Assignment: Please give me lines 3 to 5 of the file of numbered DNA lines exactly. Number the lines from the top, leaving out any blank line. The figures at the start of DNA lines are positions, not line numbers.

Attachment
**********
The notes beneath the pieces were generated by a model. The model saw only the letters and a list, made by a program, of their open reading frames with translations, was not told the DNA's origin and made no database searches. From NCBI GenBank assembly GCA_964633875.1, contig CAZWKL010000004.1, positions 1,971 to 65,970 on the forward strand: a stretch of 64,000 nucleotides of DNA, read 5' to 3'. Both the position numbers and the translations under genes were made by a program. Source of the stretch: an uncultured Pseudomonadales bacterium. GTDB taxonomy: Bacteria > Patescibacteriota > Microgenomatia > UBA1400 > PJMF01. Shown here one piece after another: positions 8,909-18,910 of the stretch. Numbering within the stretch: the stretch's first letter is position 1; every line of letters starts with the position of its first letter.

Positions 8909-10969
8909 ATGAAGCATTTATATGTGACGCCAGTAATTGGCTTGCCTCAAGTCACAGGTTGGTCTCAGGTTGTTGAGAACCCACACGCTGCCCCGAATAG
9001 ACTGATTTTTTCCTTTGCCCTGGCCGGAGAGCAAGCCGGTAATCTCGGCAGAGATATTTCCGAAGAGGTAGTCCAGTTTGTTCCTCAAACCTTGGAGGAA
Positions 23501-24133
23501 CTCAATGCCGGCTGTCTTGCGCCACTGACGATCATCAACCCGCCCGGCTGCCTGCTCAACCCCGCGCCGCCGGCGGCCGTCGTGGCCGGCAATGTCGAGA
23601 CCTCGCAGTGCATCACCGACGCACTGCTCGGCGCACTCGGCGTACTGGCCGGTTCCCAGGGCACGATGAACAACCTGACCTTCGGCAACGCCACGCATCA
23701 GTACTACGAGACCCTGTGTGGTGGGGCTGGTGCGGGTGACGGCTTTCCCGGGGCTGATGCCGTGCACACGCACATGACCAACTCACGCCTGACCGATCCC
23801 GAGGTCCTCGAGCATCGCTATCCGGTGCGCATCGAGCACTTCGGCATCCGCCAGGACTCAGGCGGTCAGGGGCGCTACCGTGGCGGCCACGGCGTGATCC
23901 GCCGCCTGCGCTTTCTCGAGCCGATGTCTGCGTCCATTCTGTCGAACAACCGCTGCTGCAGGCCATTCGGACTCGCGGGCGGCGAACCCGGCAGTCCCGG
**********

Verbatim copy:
8909 ATGAAGCATTTATATGTGACGCCAGTAATTGGCTTGCCTCAAGTCACAGGTTGGTCTCAGGTTGTTGAGAACCCACACGCTGCCCCGAATAG
9001 ACTGATTTTTTCCTTTGCCCTGGCCGGAGAGCAAGCCGGTAATCTCGGCAGAGATATTTCCGAAGAGGTAGTCCAGTTTGTTCCTCAAACCTTGGAGGAA
Positions 23501-24133